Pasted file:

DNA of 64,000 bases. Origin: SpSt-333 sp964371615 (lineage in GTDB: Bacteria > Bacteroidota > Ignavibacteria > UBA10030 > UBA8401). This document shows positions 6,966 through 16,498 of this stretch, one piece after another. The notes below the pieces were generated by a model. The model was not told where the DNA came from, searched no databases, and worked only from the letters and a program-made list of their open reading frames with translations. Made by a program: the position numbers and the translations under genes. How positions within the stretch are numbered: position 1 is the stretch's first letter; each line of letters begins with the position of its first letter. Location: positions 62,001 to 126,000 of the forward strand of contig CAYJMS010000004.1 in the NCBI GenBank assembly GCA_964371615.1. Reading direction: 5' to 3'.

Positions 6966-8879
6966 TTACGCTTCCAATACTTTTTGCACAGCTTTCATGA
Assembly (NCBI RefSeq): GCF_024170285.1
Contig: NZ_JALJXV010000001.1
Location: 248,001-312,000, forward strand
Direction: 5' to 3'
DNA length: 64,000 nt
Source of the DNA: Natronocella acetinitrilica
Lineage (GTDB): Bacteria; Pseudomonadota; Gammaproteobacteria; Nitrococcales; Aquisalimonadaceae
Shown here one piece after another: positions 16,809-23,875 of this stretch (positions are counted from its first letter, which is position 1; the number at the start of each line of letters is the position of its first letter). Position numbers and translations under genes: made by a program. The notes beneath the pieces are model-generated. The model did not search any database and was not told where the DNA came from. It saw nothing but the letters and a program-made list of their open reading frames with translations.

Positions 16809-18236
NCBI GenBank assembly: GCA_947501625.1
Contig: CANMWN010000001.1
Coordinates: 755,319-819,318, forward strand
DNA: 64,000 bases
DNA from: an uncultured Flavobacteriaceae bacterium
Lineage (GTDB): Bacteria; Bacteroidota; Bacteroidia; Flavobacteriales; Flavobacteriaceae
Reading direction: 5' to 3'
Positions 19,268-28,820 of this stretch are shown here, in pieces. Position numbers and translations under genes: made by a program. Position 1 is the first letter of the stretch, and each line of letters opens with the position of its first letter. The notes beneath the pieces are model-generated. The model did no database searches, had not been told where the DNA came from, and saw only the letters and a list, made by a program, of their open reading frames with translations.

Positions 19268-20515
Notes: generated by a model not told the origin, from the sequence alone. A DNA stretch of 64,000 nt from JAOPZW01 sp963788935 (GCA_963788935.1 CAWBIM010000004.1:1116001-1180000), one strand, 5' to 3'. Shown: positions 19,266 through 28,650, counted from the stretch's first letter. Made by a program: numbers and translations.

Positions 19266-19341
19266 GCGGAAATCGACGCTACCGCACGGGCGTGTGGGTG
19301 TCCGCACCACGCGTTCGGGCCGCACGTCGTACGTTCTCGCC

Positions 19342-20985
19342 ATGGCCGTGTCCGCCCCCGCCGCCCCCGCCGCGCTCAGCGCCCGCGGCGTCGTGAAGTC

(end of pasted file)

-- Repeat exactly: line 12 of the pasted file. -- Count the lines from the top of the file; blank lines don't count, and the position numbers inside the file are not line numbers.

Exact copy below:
Positions 16809-18236